Leonard von Bibra

The United Arab Emirates (UAE) became the world’s third-largest donor of humanitarian aid relative to Gross National Income in 2016. The country was among the top five humanitarian assistance state-donors in the world in terms of US dollars in 2018. There has been a constant growth of the share of humanitarian aid as part of the country’s overall foreign aid within the last few years, and humanitarian aid reached to 18 percent of the UAE’s overall foreign aid in 2018. The UAE has complied with international standards for transparency and accountability since 2010 and has reported its aid flows, including development aid and humanitarian aid, to OECD-DAC. In doing so, it is “the first country outside the DAC’s membership to report in such detail”.

Deniz Gökalp [1]is Associate Professor of Social Sciences in the Department of International and Middle Eastern Studies at the American University in Dubai. This working paper is part of the project “Humanitarian Diplomacy: Assessing Policies, Practices and Impact of New Forms of Humanitarian Action and Foreign Policy” funded by the Research Council of Norway (project number 286859) and led by Antonio De Lauri at the Chr. Michelsen Institute.

 

The astounding amount of humanitarian and foreign aid delivered by the UAE has drawn attention to the grand geopolitical ambitions of this young Gulf monarchy, once called a “diminutive state”, a “micro state” and a “small state” (Miller and Verhoeven 2019, also see Mendelson 1972 and Ulrichsen 2012). Both federal state consolidation and national unification are political projects in progress in the UAE and all parameters of its strategically and pragmatically crafted foreign aid policy, which is vigorously responsive to regional and global changes and challenges, aim at gaining international acknowledgement, leverage, recognition and relevance (Young 2017, Barlett et al. 2017, and Henderson 2017).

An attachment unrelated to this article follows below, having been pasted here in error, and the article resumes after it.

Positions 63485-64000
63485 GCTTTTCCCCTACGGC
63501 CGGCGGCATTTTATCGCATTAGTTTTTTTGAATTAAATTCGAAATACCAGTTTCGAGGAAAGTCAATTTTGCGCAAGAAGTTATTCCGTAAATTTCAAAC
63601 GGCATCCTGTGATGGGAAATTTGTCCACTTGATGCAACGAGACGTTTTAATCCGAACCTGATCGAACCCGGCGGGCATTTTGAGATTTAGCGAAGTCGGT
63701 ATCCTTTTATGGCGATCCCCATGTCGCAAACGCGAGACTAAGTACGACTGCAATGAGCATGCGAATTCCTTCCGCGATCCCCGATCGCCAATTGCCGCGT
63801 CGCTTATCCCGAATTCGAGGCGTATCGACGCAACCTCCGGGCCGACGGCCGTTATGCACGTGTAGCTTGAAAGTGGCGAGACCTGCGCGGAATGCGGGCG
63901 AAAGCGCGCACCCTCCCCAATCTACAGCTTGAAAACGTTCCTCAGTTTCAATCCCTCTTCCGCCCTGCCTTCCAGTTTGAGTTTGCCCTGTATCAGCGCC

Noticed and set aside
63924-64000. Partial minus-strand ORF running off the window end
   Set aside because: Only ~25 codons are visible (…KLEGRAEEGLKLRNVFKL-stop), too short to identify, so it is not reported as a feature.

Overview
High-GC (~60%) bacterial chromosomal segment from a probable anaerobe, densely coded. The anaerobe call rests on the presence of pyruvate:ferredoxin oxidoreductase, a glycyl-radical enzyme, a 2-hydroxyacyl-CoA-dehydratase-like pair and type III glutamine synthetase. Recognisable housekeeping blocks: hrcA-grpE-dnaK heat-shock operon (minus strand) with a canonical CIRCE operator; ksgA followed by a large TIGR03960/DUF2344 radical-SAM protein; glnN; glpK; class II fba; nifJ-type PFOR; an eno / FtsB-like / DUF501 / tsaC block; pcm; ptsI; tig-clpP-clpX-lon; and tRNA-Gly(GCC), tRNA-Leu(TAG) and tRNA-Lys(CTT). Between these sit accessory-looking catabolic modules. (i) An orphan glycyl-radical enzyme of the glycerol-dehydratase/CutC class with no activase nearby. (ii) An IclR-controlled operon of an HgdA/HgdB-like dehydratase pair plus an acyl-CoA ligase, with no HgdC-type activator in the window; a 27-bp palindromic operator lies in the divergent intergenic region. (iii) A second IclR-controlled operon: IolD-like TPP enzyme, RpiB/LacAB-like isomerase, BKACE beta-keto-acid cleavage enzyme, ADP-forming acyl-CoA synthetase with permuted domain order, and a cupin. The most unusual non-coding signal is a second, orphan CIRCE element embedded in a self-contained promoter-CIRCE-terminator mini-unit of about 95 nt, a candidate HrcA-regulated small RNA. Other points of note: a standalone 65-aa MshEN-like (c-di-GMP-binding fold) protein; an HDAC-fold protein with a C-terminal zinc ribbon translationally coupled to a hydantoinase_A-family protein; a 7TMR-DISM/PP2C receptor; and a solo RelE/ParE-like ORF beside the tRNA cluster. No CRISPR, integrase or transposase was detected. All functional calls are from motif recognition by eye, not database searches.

Humanitarianism was highlighted by the founding father of the UAE, Sheikh Zayed Bin Sultan Al-Nahyan as a foreign policy priority and an important aspect of the Emirati identity in the 1970s (Al Mezaini 2017). It has been institutionalized as “humanitarian diplomacy” (De Lauri 2018) as part of the UAE’s Foreign Policy ever since. Among numerous ambitious efforts to introduce western practices and meet the international standards of institutional transparency, the Office of Public and Cultural Diplomacy was established under the Ministry of the Cabinet Affairs and the Future in 2014. The Office has been assigned to create an Emirati legacy in areas of intellectual capital, culture, development and humanitarianism (MOCAF 2019).

The first Soft Power Council convened in 2017 during the government’s annual meetings to design the UAE “Soft Power Strategy” to promote the UAE’s “modern and tolerant” global reputation with “humanitarian diplomacy” listed as the first of their “six main pillars that together form the framework for the UAE’s public diplomacy” (UAE Government Portal 2019). Though conceptualized and promoted as part of the UAE’s soft power, humanitarian diplomacy and aid have been subtly embedded into the broader context of increasingly securitized Emirati foreign policy in recent years. Since 2001, the UAE’s once humble, neutral and non-interventionist foreign policy has gained an assertive character with ambitions to undermine the Shi’a Iranian influence and Sunni political Islam (i.e. Muslim Brotherhood and ISIS) in the Middle East and Africa (Al Mezeini 2017).